Who Is at Risk for Osteoarthritis?

More than 50 million adults and 300,000 children live with arthritis in the United States alone. However, it’s important to note that the word “arthritis” simply describes inflammation of the joint causing debilitating pain. More than 100 conditions fall under this umbrella term, and osteoarthritis by far is the most common.

At Orthopedic Associates of Southwest Florida in Fort Myers, Dr. Edward R. Dupay, Jr., offers both surgical and nonsurgical solutions for arthritis, including osteoarthritis. He shared these insights into this common form of arthritis and how to recognize your risks.

Understanding osteoarthritis

Osteoarthritis, aka “OA,” occurs when your joint cartilage breaks down. This tissue coats the ends of your bones where they meet, allowing them to slide against each other smoothly. As cartilage breaks down, the bones start rubbing against each other, causing pain, inflammation, bone injury, and bone spur information.

Common signs of OA in your joints include:

Unfortunately, OA involves irreversible joint damage. So, while Dr. Dupay can provide treatments to relieve your symptoms, you should take steps to protect your joint health.

Causes of osteoarthritis

The exact cause of OA isn’t known. However, several factors can increase your risks of cartilage degeneration, such as:

As you can see, you may not always be able to avoid OA, especially since most of us use our joints every day. However, there are ways to reduce excess stress on your joints, making it less likely for problems to arise or worsen.

Reducing your risk of osteoarthritis

The good news is that the best ways to protect your joints also benefit your overall health. 

Lose weight

One of the most important steps you can take involves maintaining a healthy body weight. Every extra pound you carry puts added stress on your joints, especially weight-bearing joints like your hips, knees, and ankles. Plus, extra fat also causes cartilage to deteriorate faster.

Stay active

It’s hard to move your body when you have joint pain. However, it’s actually a great way to avoid joint problems and ease stiffness and pain, even if you already have arthritis. 

Dr. Dupay recommends exercising for at least 30 minutes a day or 150 minutes per week. Even moderate, low-impact activities help, like walking, biking, or swimming. If you're new to exercise or you already have osteoarthritis, he can make personalized suggestions to help get you started on some kind of activity you enjoy.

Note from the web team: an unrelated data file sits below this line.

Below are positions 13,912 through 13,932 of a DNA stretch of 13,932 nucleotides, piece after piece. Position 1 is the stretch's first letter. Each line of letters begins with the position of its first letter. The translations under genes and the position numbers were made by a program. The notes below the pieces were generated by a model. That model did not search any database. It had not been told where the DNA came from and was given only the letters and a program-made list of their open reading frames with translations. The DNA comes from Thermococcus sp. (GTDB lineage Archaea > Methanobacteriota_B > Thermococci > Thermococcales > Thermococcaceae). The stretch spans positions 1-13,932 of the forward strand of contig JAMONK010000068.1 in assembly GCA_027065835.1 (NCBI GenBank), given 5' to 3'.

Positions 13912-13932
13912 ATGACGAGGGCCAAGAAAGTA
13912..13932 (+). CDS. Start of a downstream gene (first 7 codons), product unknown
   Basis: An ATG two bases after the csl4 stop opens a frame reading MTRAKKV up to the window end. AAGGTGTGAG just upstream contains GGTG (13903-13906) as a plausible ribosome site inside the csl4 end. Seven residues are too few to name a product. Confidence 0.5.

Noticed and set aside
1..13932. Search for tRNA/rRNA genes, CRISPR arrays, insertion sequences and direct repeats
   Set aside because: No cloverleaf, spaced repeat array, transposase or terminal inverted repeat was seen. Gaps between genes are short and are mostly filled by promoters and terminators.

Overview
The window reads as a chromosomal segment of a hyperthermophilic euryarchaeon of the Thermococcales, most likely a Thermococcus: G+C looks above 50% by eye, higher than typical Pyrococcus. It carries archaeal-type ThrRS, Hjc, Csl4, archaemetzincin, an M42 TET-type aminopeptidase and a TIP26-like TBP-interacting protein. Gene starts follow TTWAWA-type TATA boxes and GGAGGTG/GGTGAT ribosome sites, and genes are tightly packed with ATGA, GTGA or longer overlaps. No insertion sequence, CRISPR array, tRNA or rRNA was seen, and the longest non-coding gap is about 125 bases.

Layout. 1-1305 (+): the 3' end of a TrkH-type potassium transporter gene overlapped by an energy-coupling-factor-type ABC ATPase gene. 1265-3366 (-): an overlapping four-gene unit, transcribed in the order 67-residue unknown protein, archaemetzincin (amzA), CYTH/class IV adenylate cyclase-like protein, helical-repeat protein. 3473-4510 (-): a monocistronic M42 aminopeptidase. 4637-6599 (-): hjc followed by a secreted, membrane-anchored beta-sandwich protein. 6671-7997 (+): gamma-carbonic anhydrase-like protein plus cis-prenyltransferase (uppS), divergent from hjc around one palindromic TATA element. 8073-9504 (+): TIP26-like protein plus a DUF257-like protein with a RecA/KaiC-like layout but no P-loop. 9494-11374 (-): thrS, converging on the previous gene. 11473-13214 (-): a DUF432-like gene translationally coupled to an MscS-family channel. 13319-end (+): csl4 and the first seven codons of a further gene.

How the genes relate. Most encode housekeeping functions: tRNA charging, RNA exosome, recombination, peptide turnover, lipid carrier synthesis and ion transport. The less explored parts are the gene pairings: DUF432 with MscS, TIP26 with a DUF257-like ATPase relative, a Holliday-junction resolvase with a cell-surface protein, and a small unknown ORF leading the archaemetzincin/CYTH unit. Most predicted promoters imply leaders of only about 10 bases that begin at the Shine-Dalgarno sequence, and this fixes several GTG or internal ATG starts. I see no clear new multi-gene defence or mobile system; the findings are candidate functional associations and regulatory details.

Be mindful of your joints

They don’t call OA “wear-and-tear” arthritis for nothing, so think about how you use your body and joints on a daily basis. When exercising, start slowly and warm up with gentle movements and stretches. 

You can also avoid putting extra stress on your joints by changing up your activities. For example, carry a heavy grocery bag in the crook of your arm instead of with your hands, or vary your exercise program from day to day to prevent stressing the same joints.

For more tips on avoiding OA, or if you need relief for your symptoms, contact Orthopedic Associates of Southwest Florida by calling our office at 239-768-2272 or request an appointment online today.

You Might Also Enjoy...

Life After a Fracture

Breaking a bone can feel like the end of the world. However, getting the right care as soon as possible can support the healing process, reduce your risk of long-term complications, and protect your mobility moving forward.

Complications of Trigger Finger

Do you have a snapping or popping sensation in your finger or thumb? Are your symptoms worse in the morning? These are just a few signs of trigger finger. Keep reading to see why you shouldn’t ignore them.

Does Drinking Milk Really Improve Bone Strength?

Milk: it does a body good, right? Sort of — there’s actually a little more to it than that. Keep reading to see how drinking milk can play a role in bone health. However, it’s not the only thing you need for strong bones.